January 28, 1996 |
Holding the trophy over her head and wiping tears from her cheeks, Monica Seles celebrated her first Grand Slam title since being stabbed nearly three years ago. Having spent as much time in the training room as she has on court this fortnight, Monica Seles put the strains and stresses of her injuries out of her mind to cruise by eighth seed Anke Huber, 6-4, 6-1, Saturday morning and capture her fourth Australian Open crown. The reigning queen, whose fitness has been as much an issue this week as her tennis, intends to develop a new conditioning regimen after finishing her winter tournament schedule in Tokyo next week.
November 7, 1998 |
The first-round pairings for the Advanta Championships, a $450,000 WTA tour stop held at Villanova's Pavilion, were drawn yesterday with a bit of good luck for local favorite Lisa Raymond. Raymond will open the tournament, which begins Monday and will feature two sessions a day until Sunday's final, against a survivor of the qualifying. "I can't complain," said the 25-year-old Raymond, the native of Wayne who is ranked 25th in the world. "Any time you can start off against a qualifier, it's an advantage.
November 20, 1995 |
At the end, after 2 hours, 46 minutes, the tears mixed with the giggles, and Steffi Graf put her arm around Anke Huber, and Huber put her arm around Graf, but you couldn't tell - who was holding up whom? In only the seventh five-set women's final in tennis history, Graf had beaten Huber, 6-1, 2-6, 6-1, 4-6, 6-3, in the WTA Championships at Madison Square Garden. The 15,137 fans had been drawn to their feet dozens of times, mostly by heroics by Huber, and they had been gasping for breath more often than either of the women, who had been swinging from their heels.
September 5, 1995 |
Recovering from the shock and pain of a public stabbing would give any person a different perspective on life. When that victim is a sports celebrity like Monica Seles, her counsel can have a lasting, soothing effect on people. Before Monica Seles walked onto the Louis Armstrong Stadium Court yesterday for her round of 16 match with Anke Huber, she noticed Edit Pakay, a junior girls player in the locker room who had just lost a match. "I talked to this one girl that was crying," Seles said after winning, 6-1, 6-4. "She was from Hungary.
November 11, 1995 |
The idea came to Lori McNeil slowly, during the first set, when Conchita Martinez was stationed at the baseline, teeing off on passing shots and leaving McNeil bewildered. Hit short balls, McNeil finally decided. Make her run forward. See if Martinez could pass her on low, skidding balls up near the net. Martinez couldn't. And so Martinez, the No. 2 seed in the $800,000 Advanta Championships and a champion in Philadelphia two years ago, broke a toenail with all that running forward.
August 19, 1995 |
Looking vulnerable for the first time, Monica Seles continued her comeback to tournament tennis after nearly 2 1/2 years last night, reaching the semifinals of the Canadian Open in Toronto with a 6-3, 6-2 victory over No. 7 Anke Huber. After two easy victories against Kimberly Po and Nathalie Tauziat, Seles ran into some problems with Huber, her first top 10 opponent. "I had to work for every point," Seles said. She was broken twice at the start of the match, her first service breaks of the tournament.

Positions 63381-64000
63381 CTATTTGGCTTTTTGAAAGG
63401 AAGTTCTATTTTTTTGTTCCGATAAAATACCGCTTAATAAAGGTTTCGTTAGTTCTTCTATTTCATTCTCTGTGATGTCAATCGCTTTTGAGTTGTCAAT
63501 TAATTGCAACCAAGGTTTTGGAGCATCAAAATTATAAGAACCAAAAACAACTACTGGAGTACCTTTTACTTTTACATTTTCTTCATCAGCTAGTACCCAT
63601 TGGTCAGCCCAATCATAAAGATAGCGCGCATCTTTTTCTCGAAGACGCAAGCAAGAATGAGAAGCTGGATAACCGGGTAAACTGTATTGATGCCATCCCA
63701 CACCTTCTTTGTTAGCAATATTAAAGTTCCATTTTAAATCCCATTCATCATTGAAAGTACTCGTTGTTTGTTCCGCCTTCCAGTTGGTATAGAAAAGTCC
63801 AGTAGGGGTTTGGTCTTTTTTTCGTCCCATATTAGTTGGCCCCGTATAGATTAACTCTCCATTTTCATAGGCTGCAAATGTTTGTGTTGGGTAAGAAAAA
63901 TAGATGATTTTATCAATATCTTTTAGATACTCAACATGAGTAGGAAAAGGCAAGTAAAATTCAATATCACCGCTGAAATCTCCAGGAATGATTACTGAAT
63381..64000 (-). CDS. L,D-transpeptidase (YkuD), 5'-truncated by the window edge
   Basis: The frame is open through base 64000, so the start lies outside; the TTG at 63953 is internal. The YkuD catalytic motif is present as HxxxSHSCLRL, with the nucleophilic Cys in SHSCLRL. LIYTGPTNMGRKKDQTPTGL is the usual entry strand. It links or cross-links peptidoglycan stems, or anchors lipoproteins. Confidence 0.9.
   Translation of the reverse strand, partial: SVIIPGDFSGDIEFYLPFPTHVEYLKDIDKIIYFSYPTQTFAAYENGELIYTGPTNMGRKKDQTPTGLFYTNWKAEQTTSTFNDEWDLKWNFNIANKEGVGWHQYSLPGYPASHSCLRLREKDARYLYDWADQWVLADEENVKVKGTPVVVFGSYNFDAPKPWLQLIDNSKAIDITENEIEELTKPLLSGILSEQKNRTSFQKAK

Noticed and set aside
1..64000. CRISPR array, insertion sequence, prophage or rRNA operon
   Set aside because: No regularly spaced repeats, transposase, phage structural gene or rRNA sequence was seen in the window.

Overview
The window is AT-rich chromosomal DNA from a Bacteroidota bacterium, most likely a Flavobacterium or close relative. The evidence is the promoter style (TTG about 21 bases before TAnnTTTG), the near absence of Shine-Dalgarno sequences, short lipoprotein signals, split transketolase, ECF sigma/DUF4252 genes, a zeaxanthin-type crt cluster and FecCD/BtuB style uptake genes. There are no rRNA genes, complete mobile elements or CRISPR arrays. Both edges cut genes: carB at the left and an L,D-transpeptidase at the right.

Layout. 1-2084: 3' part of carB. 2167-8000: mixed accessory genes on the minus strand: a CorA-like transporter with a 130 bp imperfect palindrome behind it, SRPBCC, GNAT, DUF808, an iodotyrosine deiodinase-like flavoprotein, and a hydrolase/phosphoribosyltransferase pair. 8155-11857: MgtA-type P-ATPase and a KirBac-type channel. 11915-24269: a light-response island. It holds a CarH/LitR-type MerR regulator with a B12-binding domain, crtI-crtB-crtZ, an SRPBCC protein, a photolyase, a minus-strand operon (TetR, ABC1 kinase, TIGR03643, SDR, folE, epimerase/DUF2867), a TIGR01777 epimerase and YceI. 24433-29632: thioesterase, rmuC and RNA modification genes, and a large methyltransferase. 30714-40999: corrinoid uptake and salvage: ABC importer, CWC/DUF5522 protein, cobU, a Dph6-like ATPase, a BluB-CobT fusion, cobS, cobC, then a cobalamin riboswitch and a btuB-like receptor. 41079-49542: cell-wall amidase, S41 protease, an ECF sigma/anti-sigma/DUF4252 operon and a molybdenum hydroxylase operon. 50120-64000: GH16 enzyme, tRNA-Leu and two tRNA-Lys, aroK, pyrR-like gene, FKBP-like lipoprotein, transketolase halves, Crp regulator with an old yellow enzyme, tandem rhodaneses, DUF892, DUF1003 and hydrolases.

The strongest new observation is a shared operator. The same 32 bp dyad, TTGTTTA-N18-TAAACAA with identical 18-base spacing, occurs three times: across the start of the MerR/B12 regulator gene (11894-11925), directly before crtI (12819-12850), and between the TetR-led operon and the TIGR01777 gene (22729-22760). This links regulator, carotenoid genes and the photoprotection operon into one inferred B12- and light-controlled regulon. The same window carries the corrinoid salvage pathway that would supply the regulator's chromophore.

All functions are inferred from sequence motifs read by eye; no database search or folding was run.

August 29, 1990 |
Most of the ball boys and ball girls were older than Jennifer Capriati and Anke Huber, the two giggly teenagers who could still be playing junior tennis but instead did battle in last night's featured match on the Louis Armstrong Stadium court at the U.S. Open. Capriati, a 14-year-old with a 33-8 professional record and a No. 13 seeding in her first Open, righted herself after a shaky spell and beat the 15-year-old Huber, 7-5, 7-5. Perhaps both youngsters will live up to the high expectations they have prompted with their precocious play.
November 14, 1994 |
The ball was always deep into the corners, dusting the edges of the lines. And Anke Huber always grunted, a deep sound from her toes at the beginning that turned into a mousy squeak by the time her racket swung through the ball. For 2 hours, 8 minutes, Huber was the metronome. Rhythmic grunt. The twang of her racket hitting the ball, pushing Mary Pierce to the edge of the court and the edge of rage. Pierce fell behind by 6-0, 2-0 and swore and threw her rackets. Then there was the comeback, and the 4-0 deficit in the third set. And always there was Huber at the baseline, grunting, twanging, dusting the lines.
September 4, 1999 |
Time to kiss and make up. A day after serving verbal volleys at one another, Martina Hingis and the Williams family are engaging in a great big lovefest. At the postmatch press conference following yesterday's 6-3, 6-1 victory over Sandra Kloesel to advance to the round of 16, Hingis presented Richard Williams with the autographed jersey she said he's wanted for months. A kiss, a hug, a photo-op and everything is all better. "This is perfect timing," Hingis said, recognizing a good public relations opportunity when she sees one. "People make a big deal out of nothing and we have a great relationship, basically.